Wednesday, July 24, 2013

REVIEW! Wickwerks Chainrings

The Hotness that is Wickwerks Chainrings

Now it's no secret that I don't need much motivation to try out something new and shiny when it comes to bikes. I was born a tech head (I'm a child of the 80's, when we loved our Thundercats figures that lit up when you shoved a AAA battery in their back.) and as I have grown older it most certainly has not quenched my thirst for new toys.

Seriously... I wore a battery as a ring? No wonder I'm such a dork now...

That said, every now and then I actually NEED to replace parts on my bike. The chainrings on my Ultegra SL crank have long since seen their best days (hell, they probably had seen most of them before I bought them) and so it was time to find something new.

Enter the internet. My reading brought me to two (actually 3 if you count Dura Ace, but that's not fun, nor reasonably priced) choices... Wickwerks and Praxis. I'll admit, there were two totally non performance related things that swayed me towards the Wickwerks. First was the fact that they are $10 cheaper than the Praxis (Kudos WW, high school economics worked for you too!) and second was that they are absolutely beautiful to look at.  Seriously, it's like a functional work of art. Of course looks be damned if the things don't actually shift adequately... and so begins the review.


This is the key factor when we are talking about part of the drivetrain on your bicycle. Does it work, and does it work well? Well, when it comes to the Wickwerks rings the answer is an undeniable YES. I have rode on Ultegra / Dura Ace rings basically since I started riding bicycles and I was confident that I was riding the cleanest shifting setups on the market. Well I was wrong... which isn't to knock Shimano's rings, they are awesome... but they aren't the glory that is Wickwerks. These things shift noticeably cleaner than even my Dura Ace rings do. Yes, I said noticeably and I mean it. Even set up on my "cheap" drivetrain (the Microshift White group... which I still consider the best deal in components on the market.) shifting from small to big and vice versa is smooth and confident. Now there is a lot of science and technology that went into making these things work as buttery as they do, and I'll link to the Slowtwitch article that goes into it a bit more in depth HERE... but to briefly opposed to using pins (like your normal chainring does) to help with the shift, Wickwerks uses "BRIDGE" technology which is basically a lot of ramps that spread the load of the chain more evenly when you are shifting. That's pretty much just a longer way of saying what I said before... it shifts smoothly and confidently.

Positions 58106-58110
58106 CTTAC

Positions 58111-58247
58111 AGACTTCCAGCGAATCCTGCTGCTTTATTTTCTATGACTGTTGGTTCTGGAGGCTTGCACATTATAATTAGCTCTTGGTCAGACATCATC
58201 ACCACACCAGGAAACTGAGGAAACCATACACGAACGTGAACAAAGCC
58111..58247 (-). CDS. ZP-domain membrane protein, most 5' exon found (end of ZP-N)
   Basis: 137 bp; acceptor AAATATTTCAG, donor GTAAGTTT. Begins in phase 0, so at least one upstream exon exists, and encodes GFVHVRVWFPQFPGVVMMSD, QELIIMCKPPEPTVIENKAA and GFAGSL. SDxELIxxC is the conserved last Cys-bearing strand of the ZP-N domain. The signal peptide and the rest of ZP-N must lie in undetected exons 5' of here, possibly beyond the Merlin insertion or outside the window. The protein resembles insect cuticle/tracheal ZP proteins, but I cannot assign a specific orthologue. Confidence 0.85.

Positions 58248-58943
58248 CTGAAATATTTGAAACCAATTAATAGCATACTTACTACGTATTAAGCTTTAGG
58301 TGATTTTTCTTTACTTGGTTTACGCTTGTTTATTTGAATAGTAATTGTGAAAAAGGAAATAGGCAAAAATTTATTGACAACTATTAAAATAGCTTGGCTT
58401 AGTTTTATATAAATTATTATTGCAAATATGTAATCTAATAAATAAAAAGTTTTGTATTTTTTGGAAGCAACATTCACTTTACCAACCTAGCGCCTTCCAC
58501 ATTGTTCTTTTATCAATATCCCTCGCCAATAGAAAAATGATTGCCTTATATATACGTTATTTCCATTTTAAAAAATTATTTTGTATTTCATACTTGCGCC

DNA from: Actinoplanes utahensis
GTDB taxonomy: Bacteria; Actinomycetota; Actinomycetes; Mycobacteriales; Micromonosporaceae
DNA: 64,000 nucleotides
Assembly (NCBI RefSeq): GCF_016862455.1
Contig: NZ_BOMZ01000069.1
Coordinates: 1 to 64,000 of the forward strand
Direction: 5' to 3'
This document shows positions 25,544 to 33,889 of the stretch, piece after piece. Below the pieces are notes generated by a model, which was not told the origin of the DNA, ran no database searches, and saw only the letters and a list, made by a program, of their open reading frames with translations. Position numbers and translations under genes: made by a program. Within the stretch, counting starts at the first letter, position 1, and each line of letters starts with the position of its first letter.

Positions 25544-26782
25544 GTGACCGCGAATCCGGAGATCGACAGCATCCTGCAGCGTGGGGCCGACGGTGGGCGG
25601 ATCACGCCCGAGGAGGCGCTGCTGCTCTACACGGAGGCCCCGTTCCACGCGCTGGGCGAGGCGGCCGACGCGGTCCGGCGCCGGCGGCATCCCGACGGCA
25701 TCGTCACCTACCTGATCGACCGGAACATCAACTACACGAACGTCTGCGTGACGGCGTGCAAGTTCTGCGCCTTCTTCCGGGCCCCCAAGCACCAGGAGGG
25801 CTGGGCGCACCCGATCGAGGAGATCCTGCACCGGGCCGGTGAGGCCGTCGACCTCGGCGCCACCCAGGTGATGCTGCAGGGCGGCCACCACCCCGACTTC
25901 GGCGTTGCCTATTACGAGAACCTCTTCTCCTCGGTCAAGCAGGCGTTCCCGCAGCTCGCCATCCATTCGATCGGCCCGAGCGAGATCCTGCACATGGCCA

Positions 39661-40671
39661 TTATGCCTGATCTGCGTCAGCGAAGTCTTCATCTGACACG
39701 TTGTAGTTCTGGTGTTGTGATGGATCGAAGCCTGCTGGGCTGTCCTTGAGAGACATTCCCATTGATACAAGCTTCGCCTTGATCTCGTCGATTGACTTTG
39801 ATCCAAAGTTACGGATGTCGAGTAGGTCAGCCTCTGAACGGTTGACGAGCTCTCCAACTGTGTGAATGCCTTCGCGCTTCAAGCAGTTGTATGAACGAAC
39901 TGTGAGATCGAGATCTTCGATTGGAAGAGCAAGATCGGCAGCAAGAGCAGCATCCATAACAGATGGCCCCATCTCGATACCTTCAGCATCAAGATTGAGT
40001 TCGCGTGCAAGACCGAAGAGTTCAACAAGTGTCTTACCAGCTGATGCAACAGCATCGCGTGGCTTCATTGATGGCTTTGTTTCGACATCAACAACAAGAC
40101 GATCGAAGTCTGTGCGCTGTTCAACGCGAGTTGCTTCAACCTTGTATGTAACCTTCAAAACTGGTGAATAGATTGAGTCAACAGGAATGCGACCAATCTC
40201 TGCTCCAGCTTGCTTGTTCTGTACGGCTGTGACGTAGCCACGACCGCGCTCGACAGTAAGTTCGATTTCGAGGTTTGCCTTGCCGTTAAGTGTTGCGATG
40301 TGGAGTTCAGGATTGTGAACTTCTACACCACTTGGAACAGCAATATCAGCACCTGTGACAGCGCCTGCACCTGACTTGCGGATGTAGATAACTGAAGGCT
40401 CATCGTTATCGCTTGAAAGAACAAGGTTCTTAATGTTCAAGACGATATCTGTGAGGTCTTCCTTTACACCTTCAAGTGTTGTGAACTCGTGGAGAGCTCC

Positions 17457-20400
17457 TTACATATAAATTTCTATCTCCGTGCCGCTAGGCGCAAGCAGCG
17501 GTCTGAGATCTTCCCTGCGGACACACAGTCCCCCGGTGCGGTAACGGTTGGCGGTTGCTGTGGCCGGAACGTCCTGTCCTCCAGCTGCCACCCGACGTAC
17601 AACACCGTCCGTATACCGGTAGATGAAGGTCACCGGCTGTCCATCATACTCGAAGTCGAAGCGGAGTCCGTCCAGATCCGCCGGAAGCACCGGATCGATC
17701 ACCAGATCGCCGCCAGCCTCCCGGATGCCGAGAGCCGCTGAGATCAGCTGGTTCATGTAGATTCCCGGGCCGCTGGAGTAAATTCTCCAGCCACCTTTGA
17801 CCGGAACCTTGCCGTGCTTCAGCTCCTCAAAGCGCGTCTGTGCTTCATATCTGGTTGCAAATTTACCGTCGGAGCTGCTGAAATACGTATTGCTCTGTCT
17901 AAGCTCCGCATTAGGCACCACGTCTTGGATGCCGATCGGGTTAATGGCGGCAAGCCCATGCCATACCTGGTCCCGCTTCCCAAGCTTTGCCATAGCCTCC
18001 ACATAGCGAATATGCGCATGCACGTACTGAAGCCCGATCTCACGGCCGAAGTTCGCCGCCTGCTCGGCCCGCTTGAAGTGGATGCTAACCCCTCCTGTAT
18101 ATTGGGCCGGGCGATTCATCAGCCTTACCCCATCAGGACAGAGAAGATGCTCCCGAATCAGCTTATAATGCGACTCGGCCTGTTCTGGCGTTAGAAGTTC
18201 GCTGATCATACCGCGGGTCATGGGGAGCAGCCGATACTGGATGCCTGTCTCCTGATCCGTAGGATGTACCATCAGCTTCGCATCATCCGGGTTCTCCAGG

Ramps! (ok, it has 1 pin)

There is one small gripe with the Wickwerks chainrings, and it's one that is tough to blame on the rings themselves. Cross chaining with the rings is NOT something you can really get away with... they will quickly let you know (somewhat loudly) that you are in the wrong combination of gears. Now we all know you shouldn't be cross chaining to begin with... but sometimes it is a necessary evil (like when you're on very fast rolling hills where you want to stay in the big chainring but need a lower gear... or at least I do) and something that it a lot less noticeable on Shimano rings. Again, it's sort of hard to blame the Wickwerks for not sounding great when you're doing something you shouldn't be doing to start with... but still, it is a thing. The instruction manual that comes with them even makes mention of it.